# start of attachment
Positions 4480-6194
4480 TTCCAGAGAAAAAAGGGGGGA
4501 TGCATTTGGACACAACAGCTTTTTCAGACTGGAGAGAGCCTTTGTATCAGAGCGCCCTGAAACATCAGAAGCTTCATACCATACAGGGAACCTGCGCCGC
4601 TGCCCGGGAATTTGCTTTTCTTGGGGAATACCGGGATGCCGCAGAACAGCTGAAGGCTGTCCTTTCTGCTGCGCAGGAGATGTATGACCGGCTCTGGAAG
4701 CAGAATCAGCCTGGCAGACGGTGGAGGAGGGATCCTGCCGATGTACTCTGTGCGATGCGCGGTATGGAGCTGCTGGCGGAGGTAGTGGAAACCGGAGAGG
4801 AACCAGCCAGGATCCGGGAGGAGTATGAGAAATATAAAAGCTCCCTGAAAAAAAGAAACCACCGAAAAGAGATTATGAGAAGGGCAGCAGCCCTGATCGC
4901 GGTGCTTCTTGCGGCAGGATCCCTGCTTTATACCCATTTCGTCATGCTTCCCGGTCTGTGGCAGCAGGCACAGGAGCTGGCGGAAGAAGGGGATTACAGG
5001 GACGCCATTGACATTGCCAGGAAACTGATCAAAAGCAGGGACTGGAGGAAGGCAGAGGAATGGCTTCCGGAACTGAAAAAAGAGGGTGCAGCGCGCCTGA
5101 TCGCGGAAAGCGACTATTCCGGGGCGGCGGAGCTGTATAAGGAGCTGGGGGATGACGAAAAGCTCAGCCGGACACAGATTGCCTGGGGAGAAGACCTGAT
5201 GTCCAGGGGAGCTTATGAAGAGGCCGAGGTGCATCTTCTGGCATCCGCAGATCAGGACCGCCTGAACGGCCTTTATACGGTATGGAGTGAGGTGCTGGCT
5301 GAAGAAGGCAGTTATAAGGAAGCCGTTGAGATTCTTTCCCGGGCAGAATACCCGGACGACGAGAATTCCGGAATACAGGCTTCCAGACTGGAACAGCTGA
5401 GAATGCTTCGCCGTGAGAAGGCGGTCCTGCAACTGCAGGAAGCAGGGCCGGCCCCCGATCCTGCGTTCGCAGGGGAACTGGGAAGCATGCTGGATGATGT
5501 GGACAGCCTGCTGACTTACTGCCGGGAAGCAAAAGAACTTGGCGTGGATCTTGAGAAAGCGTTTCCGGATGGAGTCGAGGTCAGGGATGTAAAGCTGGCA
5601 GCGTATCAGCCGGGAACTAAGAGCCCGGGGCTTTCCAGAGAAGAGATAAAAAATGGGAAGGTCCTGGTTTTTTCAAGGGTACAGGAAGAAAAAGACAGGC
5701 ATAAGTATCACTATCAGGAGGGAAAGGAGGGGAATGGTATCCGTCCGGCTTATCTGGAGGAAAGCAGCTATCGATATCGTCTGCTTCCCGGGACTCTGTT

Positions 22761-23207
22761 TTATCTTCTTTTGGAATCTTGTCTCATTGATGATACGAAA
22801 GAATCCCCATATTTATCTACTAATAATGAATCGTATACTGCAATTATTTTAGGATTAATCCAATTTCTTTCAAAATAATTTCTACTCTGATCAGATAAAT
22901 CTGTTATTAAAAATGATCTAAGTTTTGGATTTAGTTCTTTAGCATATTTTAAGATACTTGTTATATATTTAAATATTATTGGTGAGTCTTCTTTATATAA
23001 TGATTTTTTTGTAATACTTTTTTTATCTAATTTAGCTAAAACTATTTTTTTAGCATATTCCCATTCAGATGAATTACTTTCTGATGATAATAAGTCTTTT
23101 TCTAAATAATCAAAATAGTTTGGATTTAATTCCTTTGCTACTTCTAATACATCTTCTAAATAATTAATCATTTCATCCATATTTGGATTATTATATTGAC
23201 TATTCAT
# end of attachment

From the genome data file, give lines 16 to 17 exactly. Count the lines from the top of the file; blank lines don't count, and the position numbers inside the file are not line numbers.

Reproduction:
Positions 22761-23207
22761 TTATCTTCTTTTGGAATCTTGTCTCATTGATGATACGAAA